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Title: Study of cellular delivery of siRNA and shRNA targeting bcr-abl in chronic myeloid leukemia using Tat derived peptide
Author: Arthanari, Yamini
Awarding Body: University of Manchester
Current Institution: University of Manchester
Date of Award: 2011
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Abstract:
Chronic Myeloid Leukemia is characterised by the formation of a fusion gene bcr-abl. The gene product BCR-ABL has deregulated tyrosine kinase activity that plays a direct role in the pathogenesis of the disease. Recently, use of siRNA in leukaemic cells has led to effective gene silencing of bcr-abl. Gene delivery systems like viral vectors, electroporation and lipid based vectors have showed varying efficiencies but are limited by their level of toxicity and immunogenicity. Developments in the field of Cell Penetrating Peptides have shown effective cellular uptake of nucleic acids and proteins by the CPPs in vitro and in vivo. Report from our lab has shown the use of CPP Tat along with membrane active peptide LK15 to improve the transfection efficiency of both Tat and LK15 peptides individually. Hence, this study will focus on the use of Tat-LK15 peptide to study the delivery of siRNA and shRNA plasmid in K562 cells and observe the BCR-ABL protein expression. Cellular uptake studies using Tat-LK15 based complexes of Cy5-labelled DNA and siRNA showed a concentration dependent uptake leading to increase in percentage transfected cells. Tat-LK15 based DNA complexes achieved 80% transfected cells (charge ratio of 2:1) while siRNA complexes resulted in a maximum of 60% (charge ratio of 3:1). However, Lipofectamine based DNA complexes did not show a concentration dependent increase in percentage transfected cells. Interestingly, Tat-LK15 based siRNA complexes showed a similar level of uptake and percentage transfected cells as that of Lipofectamine based siRNA complexes. Cellular uptake studies using confocal microscopy 4 hours post transfection, showed that when 1μg of DNA was transfected, the labelled DNA was primarily localised on the cell membrane. Interestingly, using 5μg of DNA led to increased intracellular localisation of the labelled DNA, but this observation was not made with Lipofectamine based complexes. The observation at 24 hours post transfection of Tat-LK15/labelled DNA complexes was of higher intensity when compared to that of Lipofectamine based DNA complexes. The reason for this is however not known. Interestingly, the cellular uptake profile using siRNA based complexes was different. At 4 hours post transfection, there was intracellular localisation of labelled siRNA. 24 hours post transfection, there was diffuse cytoplasmic localisation using lower concentration of siRNA whereas using higher concentration led to more high intensity punctate localisations within the cell. Similar observations were made for both Tat-LK15 and Lipofectamine based siRNA complexes.Gene silencing studies of Tat-LK15/shRNA plasmid complex resulted in 80% reduction in protein levels 96 hours post transfection for higher concentrations of shRNA plasmid treated. Similar level of reduction in BCR-ABL was observed with Lipofectamine based complex. Supporting evidence of reduction in mRNA levels was observed using qRT-PCR 48 hours post transfection. However, Tat-LK15/shRNA plasmid complexes led to around 80% of protein reduction 192 hours post transfection while Lipofectamine based complexes resulted in only 40% of protein reduction. Transfection using increasing concentrations of siRNA complexed to Tat-LK15 and Lipofectamine led to greater than 70% reduction in protein levels for most concentration ranges tested. This reduction in protein levels lasted only 48 hours post transfection. In conclusion, Tat-LK15 peptide could be used for shRNA plasmid and siRNA based delivery and could offer an efficient gene delivery model for studying RNAi.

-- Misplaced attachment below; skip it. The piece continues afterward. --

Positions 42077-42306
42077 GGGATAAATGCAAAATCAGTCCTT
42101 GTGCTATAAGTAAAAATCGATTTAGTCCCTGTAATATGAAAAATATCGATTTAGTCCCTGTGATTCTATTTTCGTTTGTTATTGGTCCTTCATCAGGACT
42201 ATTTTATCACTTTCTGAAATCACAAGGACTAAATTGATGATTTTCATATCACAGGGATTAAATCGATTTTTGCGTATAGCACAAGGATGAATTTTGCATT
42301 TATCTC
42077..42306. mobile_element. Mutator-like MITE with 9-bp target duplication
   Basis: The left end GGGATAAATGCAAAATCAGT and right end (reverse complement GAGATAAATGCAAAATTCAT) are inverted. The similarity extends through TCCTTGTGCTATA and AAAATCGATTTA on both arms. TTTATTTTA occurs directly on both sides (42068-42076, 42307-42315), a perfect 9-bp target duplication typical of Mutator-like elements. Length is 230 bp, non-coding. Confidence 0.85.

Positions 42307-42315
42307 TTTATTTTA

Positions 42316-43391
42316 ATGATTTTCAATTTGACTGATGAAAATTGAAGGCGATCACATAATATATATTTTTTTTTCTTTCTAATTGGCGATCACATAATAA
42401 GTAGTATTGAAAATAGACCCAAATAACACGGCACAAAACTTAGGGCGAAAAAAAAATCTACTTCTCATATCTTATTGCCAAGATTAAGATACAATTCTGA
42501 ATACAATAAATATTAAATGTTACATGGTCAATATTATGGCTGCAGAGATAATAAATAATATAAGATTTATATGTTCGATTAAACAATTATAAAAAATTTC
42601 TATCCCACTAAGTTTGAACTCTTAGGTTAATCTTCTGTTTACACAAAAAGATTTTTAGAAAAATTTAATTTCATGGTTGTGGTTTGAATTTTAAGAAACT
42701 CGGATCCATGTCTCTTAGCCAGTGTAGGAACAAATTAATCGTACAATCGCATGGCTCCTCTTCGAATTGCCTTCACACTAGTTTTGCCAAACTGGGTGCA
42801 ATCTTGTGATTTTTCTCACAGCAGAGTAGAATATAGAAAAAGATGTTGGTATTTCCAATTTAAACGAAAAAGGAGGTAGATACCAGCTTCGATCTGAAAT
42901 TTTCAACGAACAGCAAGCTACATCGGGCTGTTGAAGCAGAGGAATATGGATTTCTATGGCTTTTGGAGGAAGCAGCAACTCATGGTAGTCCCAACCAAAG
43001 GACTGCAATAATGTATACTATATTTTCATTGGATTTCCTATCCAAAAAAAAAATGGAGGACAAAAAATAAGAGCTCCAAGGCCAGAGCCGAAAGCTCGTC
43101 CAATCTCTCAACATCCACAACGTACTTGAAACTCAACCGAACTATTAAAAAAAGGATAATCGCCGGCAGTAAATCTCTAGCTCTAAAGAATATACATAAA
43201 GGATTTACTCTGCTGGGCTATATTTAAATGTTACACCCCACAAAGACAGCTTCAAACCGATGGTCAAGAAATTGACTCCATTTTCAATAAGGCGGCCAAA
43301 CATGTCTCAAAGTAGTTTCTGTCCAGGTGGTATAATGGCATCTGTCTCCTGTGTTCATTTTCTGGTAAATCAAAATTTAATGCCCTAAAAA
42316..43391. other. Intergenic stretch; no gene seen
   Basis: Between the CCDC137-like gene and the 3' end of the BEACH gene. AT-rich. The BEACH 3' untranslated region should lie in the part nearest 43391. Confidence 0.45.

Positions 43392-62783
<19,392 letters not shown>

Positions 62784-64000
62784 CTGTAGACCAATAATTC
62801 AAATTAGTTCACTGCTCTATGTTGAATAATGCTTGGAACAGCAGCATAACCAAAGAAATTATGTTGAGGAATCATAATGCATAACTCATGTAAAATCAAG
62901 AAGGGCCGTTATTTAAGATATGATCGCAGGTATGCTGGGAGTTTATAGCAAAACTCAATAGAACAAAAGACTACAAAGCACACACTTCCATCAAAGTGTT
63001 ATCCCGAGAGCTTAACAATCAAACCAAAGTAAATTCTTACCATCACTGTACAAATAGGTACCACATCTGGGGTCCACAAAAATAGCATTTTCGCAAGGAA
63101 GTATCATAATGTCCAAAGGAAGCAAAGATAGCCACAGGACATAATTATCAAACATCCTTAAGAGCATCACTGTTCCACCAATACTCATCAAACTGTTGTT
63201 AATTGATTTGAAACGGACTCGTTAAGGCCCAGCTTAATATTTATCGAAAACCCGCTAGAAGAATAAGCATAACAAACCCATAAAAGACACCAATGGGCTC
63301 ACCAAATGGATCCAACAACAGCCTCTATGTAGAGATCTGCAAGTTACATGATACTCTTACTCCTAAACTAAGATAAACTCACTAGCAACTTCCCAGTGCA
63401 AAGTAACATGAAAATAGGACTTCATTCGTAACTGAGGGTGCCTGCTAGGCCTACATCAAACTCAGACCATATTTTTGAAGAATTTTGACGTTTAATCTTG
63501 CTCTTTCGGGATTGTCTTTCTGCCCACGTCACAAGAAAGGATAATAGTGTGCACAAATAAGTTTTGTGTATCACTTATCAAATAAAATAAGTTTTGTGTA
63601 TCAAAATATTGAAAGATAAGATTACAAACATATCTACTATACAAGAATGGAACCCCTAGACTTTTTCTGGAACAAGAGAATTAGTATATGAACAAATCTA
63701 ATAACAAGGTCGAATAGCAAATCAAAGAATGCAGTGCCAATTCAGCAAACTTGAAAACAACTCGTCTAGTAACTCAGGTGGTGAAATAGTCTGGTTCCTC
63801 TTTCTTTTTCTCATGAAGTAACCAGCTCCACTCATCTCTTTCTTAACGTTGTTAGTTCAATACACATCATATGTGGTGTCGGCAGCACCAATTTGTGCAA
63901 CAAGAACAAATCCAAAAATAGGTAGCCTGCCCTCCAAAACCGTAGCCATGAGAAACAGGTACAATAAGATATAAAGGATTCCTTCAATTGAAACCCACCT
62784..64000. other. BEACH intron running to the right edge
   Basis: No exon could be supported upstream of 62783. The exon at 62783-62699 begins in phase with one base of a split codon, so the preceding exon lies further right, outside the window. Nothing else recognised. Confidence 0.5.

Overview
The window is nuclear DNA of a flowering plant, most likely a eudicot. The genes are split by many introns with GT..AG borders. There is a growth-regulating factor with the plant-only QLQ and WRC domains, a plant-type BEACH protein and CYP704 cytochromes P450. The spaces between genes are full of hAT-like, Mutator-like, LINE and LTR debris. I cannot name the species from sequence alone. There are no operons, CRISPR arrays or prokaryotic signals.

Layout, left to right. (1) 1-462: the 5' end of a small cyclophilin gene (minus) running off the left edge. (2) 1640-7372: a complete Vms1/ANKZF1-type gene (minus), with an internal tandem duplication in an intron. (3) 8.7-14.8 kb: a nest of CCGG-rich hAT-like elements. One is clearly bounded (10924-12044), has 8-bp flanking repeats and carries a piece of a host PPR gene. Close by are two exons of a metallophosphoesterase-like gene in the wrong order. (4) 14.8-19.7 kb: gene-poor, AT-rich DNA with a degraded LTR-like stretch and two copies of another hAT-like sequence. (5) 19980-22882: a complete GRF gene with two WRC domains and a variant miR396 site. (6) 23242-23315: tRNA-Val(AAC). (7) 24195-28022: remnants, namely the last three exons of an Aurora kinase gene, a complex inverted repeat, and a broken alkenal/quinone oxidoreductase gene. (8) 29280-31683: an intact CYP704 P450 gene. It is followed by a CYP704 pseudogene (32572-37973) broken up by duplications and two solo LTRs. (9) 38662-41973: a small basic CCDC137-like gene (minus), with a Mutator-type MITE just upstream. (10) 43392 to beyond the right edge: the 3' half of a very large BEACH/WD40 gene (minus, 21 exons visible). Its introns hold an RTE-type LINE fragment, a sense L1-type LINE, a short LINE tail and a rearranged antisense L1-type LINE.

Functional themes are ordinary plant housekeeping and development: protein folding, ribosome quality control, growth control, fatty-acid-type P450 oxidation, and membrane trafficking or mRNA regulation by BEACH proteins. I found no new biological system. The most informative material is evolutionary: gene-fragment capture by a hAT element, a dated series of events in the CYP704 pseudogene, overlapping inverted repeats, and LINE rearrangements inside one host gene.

Supervisor: Pluen, Alain ; Aojula, Harmesh ; Demonacos, Constantinos Sponsor: Not available
Qualification Name: Thesis (Ph.D.) Qualification Level: Doctoral
EThOS ID: uk.bl.ethos.538469  DOI: Not available
Keywords: Cell penetrating peptide ; Tat peptide ; RNA interference
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